Gangsters and G. Men on the Loose and a Querulous Comedy Rich in Entertainment

The next best thing to being pursued by G Men yourself is a trip to see James Cagney and his merry men in at the Fenway. This reporter stumbled out of the theatre feeling definitely bear-chased.

How James Cagney is going to play Puck in the forthcoming Mid-Summer Night's Dream one can imagine, but as a "G Man" he is right in his element. The film appears to be an accurate account, generally speaking, of the development of the Department of Justice since the new anti-racket federal laws have changed its members from gang-fodder into G Men.

We follow Mr. Cagney's doings from the time he goes down to Washington as a rookie among the federal boys, through a series of hair-raising vicissitudes entailed in the wiping out of some 14 public enemies, until we see him as the noblest G Man of them all, marrying the lovely creature who has been tending his wounds.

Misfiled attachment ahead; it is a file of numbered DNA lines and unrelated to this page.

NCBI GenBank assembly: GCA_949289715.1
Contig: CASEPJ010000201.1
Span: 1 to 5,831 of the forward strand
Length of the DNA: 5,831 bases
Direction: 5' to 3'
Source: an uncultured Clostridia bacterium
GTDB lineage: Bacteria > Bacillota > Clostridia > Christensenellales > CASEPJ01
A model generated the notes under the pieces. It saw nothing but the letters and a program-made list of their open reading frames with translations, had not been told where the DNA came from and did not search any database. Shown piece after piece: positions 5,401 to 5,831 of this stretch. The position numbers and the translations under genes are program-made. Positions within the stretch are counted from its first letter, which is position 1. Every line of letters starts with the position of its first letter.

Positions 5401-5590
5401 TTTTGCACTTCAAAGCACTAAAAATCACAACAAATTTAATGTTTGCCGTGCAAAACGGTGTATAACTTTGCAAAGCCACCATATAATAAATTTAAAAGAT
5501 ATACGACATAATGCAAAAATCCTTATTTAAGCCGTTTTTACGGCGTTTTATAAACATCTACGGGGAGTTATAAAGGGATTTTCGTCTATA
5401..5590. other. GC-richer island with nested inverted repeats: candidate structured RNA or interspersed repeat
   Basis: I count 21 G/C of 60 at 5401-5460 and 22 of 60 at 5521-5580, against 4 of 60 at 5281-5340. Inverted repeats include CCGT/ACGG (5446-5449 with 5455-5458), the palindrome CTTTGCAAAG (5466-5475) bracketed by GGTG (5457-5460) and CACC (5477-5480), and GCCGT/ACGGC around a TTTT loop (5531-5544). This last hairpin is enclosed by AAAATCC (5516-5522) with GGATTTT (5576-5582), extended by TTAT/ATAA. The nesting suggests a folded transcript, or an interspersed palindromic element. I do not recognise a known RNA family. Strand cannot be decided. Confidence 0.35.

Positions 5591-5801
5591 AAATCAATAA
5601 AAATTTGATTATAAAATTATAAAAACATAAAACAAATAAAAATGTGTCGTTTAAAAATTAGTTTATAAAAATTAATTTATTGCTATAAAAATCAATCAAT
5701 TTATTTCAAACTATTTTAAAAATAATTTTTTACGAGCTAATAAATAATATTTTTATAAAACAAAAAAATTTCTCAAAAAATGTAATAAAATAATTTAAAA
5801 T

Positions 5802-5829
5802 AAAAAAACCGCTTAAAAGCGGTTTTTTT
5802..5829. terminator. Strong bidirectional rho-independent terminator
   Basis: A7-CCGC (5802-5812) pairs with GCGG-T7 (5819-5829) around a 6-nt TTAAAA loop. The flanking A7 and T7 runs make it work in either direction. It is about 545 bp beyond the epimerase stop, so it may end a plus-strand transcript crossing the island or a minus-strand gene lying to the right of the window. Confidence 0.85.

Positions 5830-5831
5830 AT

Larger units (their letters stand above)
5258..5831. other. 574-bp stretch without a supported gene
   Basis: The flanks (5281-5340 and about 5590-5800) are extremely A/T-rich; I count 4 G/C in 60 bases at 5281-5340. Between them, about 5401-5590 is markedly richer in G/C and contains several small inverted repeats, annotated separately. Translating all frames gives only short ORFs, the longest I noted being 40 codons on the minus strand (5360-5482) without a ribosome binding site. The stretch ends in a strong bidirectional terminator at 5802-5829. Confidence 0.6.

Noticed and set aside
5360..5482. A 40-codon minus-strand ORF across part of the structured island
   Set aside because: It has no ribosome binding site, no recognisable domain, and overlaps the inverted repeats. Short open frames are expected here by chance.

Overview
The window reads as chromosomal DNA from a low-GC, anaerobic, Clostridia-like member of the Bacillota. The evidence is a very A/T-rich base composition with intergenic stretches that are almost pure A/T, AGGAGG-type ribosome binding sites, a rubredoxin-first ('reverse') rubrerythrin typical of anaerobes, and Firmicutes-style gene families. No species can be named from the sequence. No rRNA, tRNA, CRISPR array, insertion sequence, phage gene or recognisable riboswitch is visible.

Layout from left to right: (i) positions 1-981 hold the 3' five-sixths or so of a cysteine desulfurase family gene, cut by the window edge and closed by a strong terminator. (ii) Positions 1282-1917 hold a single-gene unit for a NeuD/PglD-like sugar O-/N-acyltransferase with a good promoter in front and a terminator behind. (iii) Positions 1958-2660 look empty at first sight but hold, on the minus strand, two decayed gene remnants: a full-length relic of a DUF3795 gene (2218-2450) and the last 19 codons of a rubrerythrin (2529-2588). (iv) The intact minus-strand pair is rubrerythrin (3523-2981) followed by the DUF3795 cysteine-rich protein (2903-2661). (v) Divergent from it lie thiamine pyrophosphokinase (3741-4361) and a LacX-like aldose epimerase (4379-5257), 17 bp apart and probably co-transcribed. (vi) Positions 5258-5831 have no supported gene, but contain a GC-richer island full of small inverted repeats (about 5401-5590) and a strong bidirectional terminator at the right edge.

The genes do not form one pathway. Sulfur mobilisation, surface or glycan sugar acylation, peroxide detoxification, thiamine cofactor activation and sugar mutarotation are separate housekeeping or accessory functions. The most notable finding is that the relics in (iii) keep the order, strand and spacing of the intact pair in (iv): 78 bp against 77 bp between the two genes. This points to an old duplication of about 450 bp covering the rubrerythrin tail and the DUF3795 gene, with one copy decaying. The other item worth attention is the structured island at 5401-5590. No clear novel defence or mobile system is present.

Margaret Lindsay as this nurse in question is fairly inadequate, but Robert Armstrong as her brother and Cagney's hard-boiled superior turns in an exceptionally fine performance.

G Man crackles along at a high level of reality and suspense, and is a first-rate "calling all cars" film.


A cinematic running mate called "$10 Raise," supplies the perfect antidote for all this. Edward Everett Horton is a meticulous office-clerk who needs this precise advancement in his wordly fortunes in order to marry Karen Morley.

How he gets the raise and marries the girl is scarcely a new idea in movie plots, but Mr. Horton's flair for the querulous, and his well known vacillation and fuss-budgetry make it seem very amusing in a mild sort of way.

A Paramount News shows the first releases from the current British Jubilee festivities.